Days after Uttarakhand flash floods, here’s how pristine Alaknanda river looks— full of mud and debris; check images

By: |
February 20, 2021 12:59 PM

The Alaknanda, one of the major constituent tributaries of the Ganga, has turned substantially muddied weeks after the flash flood incident, pictures show.

As a natural consequence of the Alaknanda getting muddied, the level of mud and debris has also increased in the Ganga river. (Credit: The Indian Express)

Even as the magnitude of devastation, lives lost, and financial losses caused due to the Uttarakhand flash flood earlier this month are still being counted, the impact of the disaster has also been felt outside the vicinity of the flash flood site and expanded to different parts of the region. The Alaknanda, one of the major constituent tributaries of the Ganga, has turned substantially muddied weeks after the flash flood incident, as per the pictures clicked by The Indian Express.

Rivers full of mud and sediments is not a new site in the country as several rivers including Ganga and Yamuna are facing the brunt of increased water pollution for decades. However, what has come as a shock to the environmentalists and geologists is the sight of Alaknanda- a pristine, Himalayan, glacier-originated, perennial river— muddied in the rocks, debris, and dust at this time of the year. Environmentalists of the region told the Indian Express that they were unable to recall another instance of the river getting muddied in the winter season. The experts said that the muddied river was due to the presence of sand, clay, debris that must have joined the stream of the river at the time of flash floods.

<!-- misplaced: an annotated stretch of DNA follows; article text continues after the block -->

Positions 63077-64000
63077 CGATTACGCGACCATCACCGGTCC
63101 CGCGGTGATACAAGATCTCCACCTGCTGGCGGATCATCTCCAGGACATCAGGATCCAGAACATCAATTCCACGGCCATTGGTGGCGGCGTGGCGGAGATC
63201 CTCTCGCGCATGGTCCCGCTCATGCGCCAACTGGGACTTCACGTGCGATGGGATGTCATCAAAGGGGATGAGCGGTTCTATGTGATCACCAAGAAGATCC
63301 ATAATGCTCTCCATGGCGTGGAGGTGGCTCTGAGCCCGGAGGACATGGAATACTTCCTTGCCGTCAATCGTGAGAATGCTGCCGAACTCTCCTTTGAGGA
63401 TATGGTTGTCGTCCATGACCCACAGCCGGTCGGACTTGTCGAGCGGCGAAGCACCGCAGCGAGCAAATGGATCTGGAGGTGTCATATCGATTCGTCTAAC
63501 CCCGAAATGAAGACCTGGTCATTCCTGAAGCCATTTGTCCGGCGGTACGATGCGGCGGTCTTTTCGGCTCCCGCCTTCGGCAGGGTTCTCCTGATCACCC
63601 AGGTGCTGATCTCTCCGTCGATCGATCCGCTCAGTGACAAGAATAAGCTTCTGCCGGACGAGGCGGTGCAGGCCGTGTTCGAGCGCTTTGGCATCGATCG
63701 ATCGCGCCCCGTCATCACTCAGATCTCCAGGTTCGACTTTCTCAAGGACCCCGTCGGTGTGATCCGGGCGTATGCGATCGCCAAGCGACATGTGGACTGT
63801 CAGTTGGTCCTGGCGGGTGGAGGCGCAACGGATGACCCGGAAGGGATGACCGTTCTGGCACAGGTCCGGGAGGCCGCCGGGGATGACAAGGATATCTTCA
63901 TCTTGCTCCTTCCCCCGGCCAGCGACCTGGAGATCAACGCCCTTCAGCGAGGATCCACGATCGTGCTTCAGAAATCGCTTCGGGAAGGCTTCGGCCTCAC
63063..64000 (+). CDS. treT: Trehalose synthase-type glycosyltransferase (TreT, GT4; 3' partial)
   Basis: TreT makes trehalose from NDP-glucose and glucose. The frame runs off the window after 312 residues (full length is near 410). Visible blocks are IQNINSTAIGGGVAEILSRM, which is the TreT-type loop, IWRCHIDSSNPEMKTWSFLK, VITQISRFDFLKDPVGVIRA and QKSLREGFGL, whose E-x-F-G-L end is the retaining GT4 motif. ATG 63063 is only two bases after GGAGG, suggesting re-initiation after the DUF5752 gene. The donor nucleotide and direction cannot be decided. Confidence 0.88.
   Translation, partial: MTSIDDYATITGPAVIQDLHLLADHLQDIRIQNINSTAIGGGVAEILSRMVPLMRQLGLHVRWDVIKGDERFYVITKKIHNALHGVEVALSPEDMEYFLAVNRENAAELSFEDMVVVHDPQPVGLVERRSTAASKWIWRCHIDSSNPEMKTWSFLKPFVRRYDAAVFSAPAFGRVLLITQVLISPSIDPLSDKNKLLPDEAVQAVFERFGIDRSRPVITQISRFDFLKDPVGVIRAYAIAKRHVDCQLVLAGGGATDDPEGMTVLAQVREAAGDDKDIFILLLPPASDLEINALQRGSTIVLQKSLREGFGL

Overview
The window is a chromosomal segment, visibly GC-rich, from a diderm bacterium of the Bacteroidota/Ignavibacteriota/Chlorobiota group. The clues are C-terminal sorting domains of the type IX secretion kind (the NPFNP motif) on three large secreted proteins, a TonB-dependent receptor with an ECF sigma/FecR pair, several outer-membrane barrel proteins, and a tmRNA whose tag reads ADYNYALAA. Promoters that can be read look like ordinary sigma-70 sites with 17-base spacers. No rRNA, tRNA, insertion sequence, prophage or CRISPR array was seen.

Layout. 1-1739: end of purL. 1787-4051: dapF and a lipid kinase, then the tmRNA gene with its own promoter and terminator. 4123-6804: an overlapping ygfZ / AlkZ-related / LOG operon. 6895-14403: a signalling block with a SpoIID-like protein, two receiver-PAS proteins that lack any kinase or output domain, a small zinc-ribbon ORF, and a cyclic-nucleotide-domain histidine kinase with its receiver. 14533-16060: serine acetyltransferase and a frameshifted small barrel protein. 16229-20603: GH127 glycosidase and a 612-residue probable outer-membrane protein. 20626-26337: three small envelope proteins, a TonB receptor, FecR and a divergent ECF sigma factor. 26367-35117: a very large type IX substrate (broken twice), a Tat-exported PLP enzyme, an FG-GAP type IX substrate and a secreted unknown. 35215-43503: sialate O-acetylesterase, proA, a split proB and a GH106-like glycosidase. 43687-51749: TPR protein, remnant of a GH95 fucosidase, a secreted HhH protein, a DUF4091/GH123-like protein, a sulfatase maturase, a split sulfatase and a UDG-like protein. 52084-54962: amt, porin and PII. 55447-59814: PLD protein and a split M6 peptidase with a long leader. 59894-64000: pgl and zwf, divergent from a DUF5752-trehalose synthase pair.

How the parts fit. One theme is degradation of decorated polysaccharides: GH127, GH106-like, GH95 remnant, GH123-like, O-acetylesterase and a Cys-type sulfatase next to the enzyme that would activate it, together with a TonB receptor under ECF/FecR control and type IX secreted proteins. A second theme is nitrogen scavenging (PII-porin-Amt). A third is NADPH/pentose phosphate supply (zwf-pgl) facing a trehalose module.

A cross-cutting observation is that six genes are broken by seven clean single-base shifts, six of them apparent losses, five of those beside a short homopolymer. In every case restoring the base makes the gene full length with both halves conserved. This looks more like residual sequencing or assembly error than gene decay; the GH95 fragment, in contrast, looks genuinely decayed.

The experts said that the muddied river was due to the presence of sand, clay, debris that must have joined the stream of the river at the time of flash floods. (Credit : The Indian Express)

Uttarakhand Pollution Control Board (UPCB) environment engineer Ankur Kansal told The Indian Express that the river is always clean during the winter season and muddiness is the phenomenon witnessed only during the Monsoon season. The river which originates from the Satopanth glacier consists of several small tributaries including Dhauli Ganga which was the epicentre of the flash floods earlier this month. The river after starting its course from the Satopanth glacier meets Dhauli Ganga and Vishnu Ganga at Joshimath, continues its journey to meet Pindar river at Karnaprayag. The river expands and further traverses to take along Mandakini and Kali Ganga at Rudraprayag before finally converging with Bhagirathi at Devprayag to turn into the mighty Ganga river.

Muddiness is the phenomenon witnessed only during the Monsoon season (Credit: The Indian Express)

As a natural consequence of the Alaknanda getting muddied, the level of mud and debris has also increased in the Ganga river. As per the data provided by the UPCB, the Ganga river at Rishikesh and Haridwar was also classified as “muddy” on 11th February by the department. In contrast, the river was reported clean on February 6, one day before the flash floods wreaked havoc in the region. Environmentalists and geologists expressed their inability to gauge the amount of debris that may have fallen into the river system. Prof Y P Sundriyal, a faculty at the Hemvati Nandan Bahuguna Garhwal University in Srinagar told the Indian Express that it is also not possible to forecast any timeframe by the end of which the Himalayan rivers will return to their pristine state again.

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